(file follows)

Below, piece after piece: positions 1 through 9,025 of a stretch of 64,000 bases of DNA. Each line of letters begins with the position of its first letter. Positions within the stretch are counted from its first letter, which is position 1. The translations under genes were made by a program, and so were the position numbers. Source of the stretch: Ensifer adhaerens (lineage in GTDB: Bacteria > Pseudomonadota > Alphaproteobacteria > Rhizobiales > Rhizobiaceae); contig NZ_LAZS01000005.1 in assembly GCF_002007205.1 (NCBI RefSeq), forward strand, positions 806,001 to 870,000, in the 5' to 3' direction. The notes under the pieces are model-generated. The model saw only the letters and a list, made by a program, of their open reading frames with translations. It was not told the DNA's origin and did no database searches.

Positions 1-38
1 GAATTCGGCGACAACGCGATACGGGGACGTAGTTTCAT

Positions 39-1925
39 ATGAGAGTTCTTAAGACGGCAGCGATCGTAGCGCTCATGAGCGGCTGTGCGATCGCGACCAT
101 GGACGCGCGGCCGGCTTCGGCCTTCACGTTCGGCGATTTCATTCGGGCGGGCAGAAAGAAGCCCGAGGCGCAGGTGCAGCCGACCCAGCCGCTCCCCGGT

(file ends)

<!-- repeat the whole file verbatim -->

Below, piece after piece: positions 1 through 9,025 of a stretch of 64,000 bases of DNA. Each line of letters begins with the position of its first letter. Positions within the stretch are counted from its first letter, which is position 1. The translations under genes were made by a program, and so were the position numbers. Source of the stretch: Ensifer adhaerens (lineage in GTDB: Bacteria > Pseudomonadota > Alphaproteobacteria > Rhizobiales > Rhizobiaceae); contig NZ_LAZS01000005.1 in assembly GCF_002007205.1 (NCBI RefSeq), forward strand, positions 806,001 to 870,000, in the 5' to 3' direction. The notes under the pieces are model-generated. The model saw only the letters and a list, made by a program, of their open reading frames with translations. It was not told the DNA's origin and did no database searches.

Positions 1-38
1 GAATTCGGCGACAACGCGATACGGGGACGTAGTTTCAT

Positions 39-1925
39 ATGAGAGTTCTTAAGACGGCAGCGATCGTAGCGCTCATGAGCGGCTGTGCGATCGCGACCAT
101 GGACGCGCGGCCGGCTTCGGCCTTCACGTTCGGCGATTTCATTCGGGCGGGCAGAAAGAAGCCCGAGGCGCAGGTGCAGCCGACCCAGCCGCTCCCCGGT